The toxic truth behind “green energy” technologies, cobalt, and the exploitation of the Congo
If there’s a hell, it’s a teenage mother with a sick child strapped to her back, breaking rocks and putting them into a sack while she and her baby breathe in toxic dust. If she’s lucky, she’ll make a dollar or two and they will buy something to eat. They will both be dead in less than a year.
This is not a dystopian fantasy. This is the reality for an artisan cobalt miner in the Democratic Republic of the Congo (DRC). She is the one who gathers the minerals needed so you can recharge your smartphone, your laptop, your headphones, and your shiny electric vehicle.
Though manufacturers will tell us they source their cobalt only from ethical mines, that is a myth. The DRC has by far the richest cobalt mines in the world, and they are linked to the supply lines bringing the materials needed to make our batteries.
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I thought I had seen the worst of human suffering when I lived in the DRC in the early 1990s. At that time, the region now producing cobalt was known for its copper production. The riches from these largely industrial mines lined the pockets of the American puppet dictator, Joseph Mobutu Sese Seko, while his people lived in squalor. In their dark humour, Congolese spoke of a nonexistent law called “Article 15: Débrouillez-vous”, which meant “figure it out; find a way to get by”. Ironically, that is the way of life in the DRC. I never saw people work harder, and it is that spirit that foreign corporations continue to exploit.
In the aftermath of the Rwandan Genocide, Mobutu lost control of his country and was overthrown by Laurent Kabila. When he was assassinated, his son Joseph took over. Warlords gained control of the eastern region of the Congo, exploiting tantalum, gold, and other minerals needed in our computers and cell phones. Millions have died in the carnage fueled by these conflict minerals, and foreign mining companies have profitably exploited the situation.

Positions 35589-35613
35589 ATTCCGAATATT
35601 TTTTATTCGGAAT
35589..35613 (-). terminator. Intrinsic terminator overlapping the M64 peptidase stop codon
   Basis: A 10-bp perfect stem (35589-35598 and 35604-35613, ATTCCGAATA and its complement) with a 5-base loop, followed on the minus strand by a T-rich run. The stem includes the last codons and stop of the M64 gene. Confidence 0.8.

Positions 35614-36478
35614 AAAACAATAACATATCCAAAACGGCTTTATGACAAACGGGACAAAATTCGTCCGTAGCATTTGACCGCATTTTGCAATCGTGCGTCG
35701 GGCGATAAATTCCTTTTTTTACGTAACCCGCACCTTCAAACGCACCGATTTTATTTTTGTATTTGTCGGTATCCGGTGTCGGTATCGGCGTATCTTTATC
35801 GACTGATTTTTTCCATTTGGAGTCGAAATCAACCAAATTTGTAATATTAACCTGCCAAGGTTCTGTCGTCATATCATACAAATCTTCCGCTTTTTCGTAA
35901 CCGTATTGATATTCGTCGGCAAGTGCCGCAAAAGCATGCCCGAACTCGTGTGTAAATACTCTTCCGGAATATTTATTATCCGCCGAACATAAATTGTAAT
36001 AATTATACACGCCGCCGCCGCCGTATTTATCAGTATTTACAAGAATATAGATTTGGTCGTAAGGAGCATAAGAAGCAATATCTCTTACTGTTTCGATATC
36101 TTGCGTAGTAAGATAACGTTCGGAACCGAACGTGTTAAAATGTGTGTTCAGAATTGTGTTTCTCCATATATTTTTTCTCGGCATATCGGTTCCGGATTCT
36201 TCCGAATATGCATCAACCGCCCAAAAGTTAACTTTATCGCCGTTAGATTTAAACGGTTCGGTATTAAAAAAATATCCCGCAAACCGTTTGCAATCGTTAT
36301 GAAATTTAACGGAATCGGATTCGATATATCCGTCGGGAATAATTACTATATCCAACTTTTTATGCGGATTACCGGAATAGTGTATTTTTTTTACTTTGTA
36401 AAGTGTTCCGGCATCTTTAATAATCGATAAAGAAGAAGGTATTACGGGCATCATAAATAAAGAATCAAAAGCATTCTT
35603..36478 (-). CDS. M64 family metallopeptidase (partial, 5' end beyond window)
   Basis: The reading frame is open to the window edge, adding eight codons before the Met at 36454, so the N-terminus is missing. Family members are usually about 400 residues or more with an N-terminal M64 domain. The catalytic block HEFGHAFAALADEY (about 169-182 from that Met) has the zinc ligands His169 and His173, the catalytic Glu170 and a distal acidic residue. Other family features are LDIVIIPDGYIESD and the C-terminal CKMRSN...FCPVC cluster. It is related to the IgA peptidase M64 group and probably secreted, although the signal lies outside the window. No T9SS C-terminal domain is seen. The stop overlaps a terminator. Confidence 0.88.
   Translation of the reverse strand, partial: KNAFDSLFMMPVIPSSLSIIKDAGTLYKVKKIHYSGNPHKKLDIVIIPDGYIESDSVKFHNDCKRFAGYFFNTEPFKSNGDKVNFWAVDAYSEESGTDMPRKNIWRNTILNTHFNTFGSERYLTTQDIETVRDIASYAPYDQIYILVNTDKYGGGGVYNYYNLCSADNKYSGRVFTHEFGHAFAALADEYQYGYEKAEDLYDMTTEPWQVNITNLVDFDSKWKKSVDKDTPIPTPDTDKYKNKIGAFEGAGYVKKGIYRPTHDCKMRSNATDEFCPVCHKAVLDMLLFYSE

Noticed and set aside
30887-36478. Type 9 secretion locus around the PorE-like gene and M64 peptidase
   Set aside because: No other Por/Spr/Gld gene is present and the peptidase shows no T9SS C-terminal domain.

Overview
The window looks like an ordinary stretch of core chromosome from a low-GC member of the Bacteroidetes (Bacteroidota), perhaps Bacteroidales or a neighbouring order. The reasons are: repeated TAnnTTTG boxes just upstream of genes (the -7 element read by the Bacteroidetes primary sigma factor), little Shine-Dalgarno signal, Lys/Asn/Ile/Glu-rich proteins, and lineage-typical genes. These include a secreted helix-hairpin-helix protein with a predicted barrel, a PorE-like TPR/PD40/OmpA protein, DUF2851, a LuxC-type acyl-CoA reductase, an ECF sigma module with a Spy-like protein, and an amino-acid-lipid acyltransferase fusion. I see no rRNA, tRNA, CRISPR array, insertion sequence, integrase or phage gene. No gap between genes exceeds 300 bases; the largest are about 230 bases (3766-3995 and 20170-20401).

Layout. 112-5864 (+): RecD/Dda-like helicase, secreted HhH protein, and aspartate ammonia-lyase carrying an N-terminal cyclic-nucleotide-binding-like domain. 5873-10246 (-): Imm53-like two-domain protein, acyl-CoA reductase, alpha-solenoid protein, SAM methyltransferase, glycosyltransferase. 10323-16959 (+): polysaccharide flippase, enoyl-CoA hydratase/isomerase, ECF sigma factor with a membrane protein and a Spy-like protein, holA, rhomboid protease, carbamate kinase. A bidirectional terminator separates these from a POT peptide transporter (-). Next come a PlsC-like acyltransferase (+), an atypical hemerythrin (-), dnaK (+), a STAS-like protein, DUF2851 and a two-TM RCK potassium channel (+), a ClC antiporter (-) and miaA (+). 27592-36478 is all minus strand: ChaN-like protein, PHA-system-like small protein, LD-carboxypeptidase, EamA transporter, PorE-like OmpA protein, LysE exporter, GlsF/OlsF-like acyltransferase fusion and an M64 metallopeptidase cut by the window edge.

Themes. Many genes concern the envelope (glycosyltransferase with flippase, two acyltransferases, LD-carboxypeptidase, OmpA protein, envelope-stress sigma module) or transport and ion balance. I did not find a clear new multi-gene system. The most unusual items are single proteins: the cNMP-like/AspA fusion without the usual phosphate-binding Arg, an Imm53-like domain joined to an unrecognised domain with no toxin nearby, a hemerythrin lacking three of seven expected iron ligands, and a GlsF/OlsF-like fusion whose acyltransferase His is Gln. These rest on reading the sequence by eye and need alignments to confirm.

Misery expanded southward as the demand for cobalt, a byproduct of copper mining, became essential to modern technology. Joseph Kabila made deals with Chinese, Swiss, Canadian, and other foreign mining corporations and enriched himself as Mobutu did.
Mobutu and the Kabilas modelled their economies after that of King Leopold II of Belgium and his Congo Free State. In 1890, Joseph Conrad travelled by steamship up the Congo River and later recounted his experience in his book Heart of Darkness. His words describing the exploitation of the Congolese continue to disturb our collective conscience: “The horror! The horror!”
Félix Tshisekedi, the first democratically elected president of the DRC since 1960, has done little to bring foreign mining corporations under control. Today, millions of Congolese men, boys, women, and girls dig cobalt from the ground, break stones, wash them in contaminated water, put them in raffia sacks, and carry them out of the mines. They often end up seriously injured or dead when walls of earth collapse over them. The children cannot afford to go to school, the water is undrinkable, and the once-fertile soil is poisoned. Foreign nationals living in walled-off compounds see this happening as they send their wealth overseas.
Life for the Congolese will not change until consumers demand proof that there is only clean cobalt in their electric vehicles and other technology. We are seeing history repeat itself. The spirit of King Leopold lives on in foreign mining, automobile, and technology corporations.
Much credit for our awareness of the cobalt crimes in the Congo has to go to Siddharth Kara for his groundbreaking book Cobalt Red. He has been speaking on every possible platform, from Joe Rogan to Democracy Now, since his account was published in January. Now we just need to listen.
Cobalt is not blue, and green energy is not green; they are both the colour of Congolese blood.
Gerry Chidiac specializes in languages, genocide studies and works with at-risk students. He is the recipient of an award from the Vancouver Holocaust Education Centre for excellence in teaching about the Holocaust.
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